Sun. 5 p.m.: No. 23 Cal @ SDSU: This will be a good test for both teams. Cal got utterly embarrassed in their only test this season, while SDSU has lost twice two teams currently ranked in the top 25. The perimeter attack of both teams is strong, with Jorge Gutierrez and Allen Crabbe matching up with Chase Tapley, Xavier Thams, Jamaal Franklin and James Rahon. The key may end up being Harper Kamp, a big man for Cal that doesn’t really have someone to matchup opposite him.

Mid-major matchup of the weekend: Sat. 10 p.m.: Boise State @ Indiana State

With Creighton and San Diego State having had their battle on Wednesday night, the game between the Broncos and the Sycamores becomes the most interesting of the weekend in the challenge between the Missouri Valley and the Mountain West. Why? Because both teams have had success early in the season, but neither of them has really proven anything. Indiana State is a bit undersized up front, but they have one of the most underrated point guards in the country in Jake Odum. The key to slowing down the Broncos will be preventing sharpshooting Aussie Anthony Drmic from getting any looks on the perimeter.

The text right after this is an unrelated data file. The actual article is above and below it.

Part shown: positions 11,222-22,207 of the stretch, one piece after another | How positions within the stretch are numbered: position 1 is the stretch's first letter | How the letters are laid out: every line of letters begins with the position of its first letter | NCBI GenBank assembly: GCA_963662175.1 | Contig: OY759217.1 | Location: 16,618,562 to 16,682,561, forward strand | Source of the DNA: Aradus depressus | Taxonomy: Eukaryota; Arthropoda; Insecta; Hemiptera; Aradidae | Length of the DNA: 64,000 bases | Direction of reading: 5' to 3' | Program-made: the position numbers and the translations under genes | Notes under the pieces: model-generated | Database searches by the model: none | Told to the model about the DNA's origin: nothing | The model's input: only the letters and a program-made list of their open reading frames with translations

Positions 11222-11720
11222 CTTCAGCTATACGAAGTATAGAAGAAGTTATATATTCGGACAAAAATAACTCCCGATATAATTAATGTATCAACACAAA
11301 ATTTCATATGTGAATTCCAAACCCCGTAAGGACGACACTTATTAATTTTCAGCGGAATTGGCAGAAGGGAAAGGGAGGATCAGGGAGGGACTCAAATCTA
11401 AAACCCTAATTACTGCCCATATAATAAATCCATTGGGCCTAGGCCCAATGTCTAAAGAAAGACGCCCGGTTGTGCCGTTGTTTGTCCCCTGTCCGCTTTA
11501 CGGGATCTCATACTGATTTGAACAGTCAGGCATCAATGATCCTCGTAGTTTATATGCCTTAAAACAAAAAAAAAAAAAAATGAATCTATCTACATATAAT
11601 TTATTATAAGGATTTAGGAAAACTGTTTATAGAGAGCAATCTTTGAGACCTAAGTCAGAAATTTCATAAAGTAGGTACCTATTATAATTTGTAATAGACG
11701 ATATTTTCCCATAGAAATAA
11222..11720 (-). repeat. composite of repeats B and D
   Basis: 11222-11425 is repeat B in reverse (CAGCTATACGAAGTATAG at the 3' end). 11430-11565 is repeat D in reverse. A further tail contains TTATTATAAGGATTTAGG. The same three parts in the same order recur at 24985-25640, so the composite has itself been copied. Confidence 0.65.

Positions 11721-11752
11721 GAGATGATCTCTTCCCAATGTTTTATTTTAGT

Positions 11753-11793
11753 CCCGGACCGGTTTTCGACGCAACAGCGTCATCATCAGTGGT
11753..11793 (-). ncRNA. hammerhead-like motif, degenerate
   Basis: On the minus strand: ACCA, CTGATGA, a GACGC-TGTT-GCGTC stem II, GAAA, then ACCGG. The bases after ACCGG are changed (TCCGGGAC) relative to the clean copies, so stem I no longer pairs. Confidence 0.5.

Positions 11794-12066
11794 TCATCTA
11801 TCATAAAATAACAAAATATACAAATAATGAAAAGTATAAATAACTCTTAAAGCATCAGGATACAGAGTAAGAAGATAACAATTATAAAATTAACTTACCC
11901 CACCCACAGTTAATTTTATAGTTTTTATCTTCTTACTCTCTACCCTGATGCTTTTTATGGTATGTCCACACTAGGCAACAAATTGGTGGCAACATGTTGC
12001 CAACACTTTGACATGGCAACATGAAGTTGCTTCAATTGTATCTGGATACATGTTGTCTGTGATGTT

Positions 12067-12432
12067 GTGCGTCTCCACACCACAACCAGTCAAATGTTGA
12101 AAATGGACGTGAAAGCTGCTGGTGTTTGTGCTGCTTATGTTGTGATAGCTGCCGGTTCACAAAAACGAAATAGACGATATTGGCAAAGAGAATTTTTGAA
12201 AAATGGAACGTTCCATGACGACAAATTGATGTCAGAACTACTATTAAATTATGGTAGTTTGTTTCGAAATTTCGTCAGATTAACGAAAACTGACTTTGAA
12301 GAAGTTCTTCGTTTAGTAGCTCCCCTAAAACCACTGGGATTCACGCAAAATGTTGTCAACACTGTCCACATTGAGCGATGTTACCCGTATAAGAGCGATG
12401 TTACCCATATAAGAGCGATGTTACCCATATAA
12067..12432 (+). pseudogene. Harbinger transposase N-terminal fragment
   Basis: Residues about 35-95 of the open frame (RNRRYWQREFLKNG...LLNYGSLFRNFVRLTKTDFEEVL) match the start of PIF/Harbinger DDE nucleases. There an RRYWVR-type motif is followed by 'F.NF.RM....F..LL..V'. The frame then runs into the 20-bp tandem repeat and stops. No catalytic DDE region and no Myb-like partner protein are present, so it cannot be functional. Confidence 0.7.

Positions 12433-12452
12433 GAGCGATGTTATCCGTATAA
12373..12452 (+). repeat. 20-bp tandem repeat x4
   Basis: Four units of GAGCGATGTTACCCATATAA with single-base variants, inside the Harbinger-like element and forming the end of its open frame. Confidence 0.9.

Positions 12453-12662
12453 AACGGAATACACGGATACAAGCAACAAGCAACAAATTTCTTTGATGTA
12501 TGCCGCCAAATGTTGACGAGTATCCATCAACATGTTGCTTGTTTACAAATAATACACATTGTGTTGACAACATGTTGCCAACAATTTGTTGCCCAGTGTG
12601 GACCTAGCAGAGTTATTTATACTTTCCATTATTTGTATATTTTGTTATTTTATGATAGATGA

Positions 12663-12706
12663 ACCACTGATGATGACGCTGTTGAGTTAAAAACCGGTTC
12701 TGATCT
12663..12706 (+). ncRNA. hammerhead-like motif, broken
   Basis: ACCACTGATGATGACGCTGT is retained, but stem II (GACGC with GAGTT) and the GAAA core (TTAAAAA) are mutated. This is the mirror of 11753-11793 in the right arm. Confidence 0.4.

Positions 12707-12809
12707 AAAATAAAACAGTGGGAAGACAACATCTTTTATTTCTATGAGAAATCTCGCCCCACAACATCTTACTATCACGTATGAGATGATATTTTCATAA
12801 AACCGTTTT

Five more mid-major matchups to watch

Sat. 2 p.m.: Valparaiso @ Butler: So will Butler end up being Butler again this season? They certainly have the talent to do so, but the Bulldogs still have a long way to go before they reach the level that they have been at the past two seasons. Valpo may be without Brandon Wood this year, but the Crusaders are 5-2 and have beaten Akron and Duquesne already this year.

Sat. 2 p.m.: Cleveland State @ Detroit: Detroit was thought to be the team that would be a favorite to win the Horizon in the preseason, but the Titans aren’t much more than Ray McCallum this season, and he isn’t good enough to carry this program. Cleveland State is a physical defense team that has some offensive pieces that were overshadowed by Norris Cole last year.

Sat. 2:30 p.m.: Colorado State @ Northern Iowa: The Panthers have been perhaps the most surprising team in the Valley this year, with their road loss to St. Mary’s getting out weighed by road wins against Old Dominion and Iowa State. The Rams are coming off of a tough, overtime win against Colorado and have a star in Wes Elkmeier.